This gives us a good place to create the Body class. Create it under the Bodies folder as Body.cs. Your project should look like this now.


We now need to add some code to the Body class. We will start simple and add a Constructor and a Location Vector2.

using Microsoft.Xna.Framework;

namespace SATTutorial.PhysicsEngine.Bodies
    public class Body
        public Vector2 Location { get; set; }

        public Body(Vector2 location)
            Location = location;

The code here is simple we have a Vector2 that tells us what the location is of the body and we created a constructor in the class to take that type of variable in so we can set it. The next step is to create the Drawable entity which will use the Body.

Let's start by creating an Entities folder for organization sake. Then add the Drawable class under that. Your project should look like this.


Here is the code for the Drawable class

using Microsoft.Xna.Framework.Graphics;
using SATTutorial.PhysicsEngine.Bodies;

namespace SATTutorial.Entities
    public class Drawable
        public Texture2D texture { get; set; }
        public Body body { get; set; }

That is actually as complicated as that Drawable class will get for our tutorial. You see it has two things in it, a Texture2D, and a Body. The Texture2D is used to store the image to render to the screen and the Body is the class we just created above. Now we have a central class that holds the image and the location information needed to render to the screen.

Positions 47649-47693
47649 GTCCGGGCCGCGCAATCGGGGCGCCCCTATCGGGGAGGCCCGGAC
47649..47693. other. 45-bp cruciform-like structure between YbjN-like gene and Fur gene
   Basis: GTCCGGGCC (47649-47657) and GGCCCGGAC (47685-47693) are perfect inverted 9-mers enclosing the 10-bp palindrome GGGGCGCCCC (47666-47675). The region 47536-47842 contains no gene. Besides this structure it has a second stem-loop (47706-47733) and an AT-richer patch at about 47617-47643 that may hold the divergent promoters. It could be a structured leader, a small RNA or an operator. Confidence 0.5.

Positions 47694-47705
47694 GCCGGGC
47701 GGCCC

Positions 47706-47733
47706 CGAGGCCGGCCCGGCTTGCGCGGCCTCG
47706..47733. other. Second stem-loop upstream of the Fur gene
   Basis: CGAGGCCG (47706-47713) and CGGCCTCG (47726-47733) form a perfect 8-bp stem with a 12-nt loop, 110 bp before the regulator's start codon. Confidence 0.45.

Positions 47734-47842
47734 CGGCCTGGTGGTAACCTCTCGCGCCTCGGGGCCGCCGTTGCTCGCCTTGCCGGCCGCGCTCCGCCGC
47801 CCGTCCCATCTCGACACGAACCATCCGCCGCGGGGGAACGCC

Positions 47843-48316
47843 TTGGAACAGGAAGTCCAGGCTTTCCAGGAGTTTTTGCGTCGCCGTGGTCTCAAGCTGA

Now let's quickly add an image to the project So we can get to rendering something. To do this in MonoGame, you need to launch the Content.mgcb in the pipeline tool. You should start with an empty project at launch that should look like this.


Now let's add a simple image for a player into the Content folder using the following image.


Just paste this image into the Content folder in the file system for your project. No need to add it to Visual Studio. Then in the pipeline tool right click Content and choose Add Existing. Then select the player.png you just added. You should see something like this in the Pipline interface now.


Now just click the Build menu and select build. A popup will appear asking you to save the project. Just click Yes and it should build the assets at this time.


You should see something like the following if it built correctly. Keep in mind this will not have to be done every time you tweak the content, just to add a new piece of content. MonoGame does a great job now of managing the content for display. All you have to do is add the image files here in the Pipeline tool and they will be accessible in your program.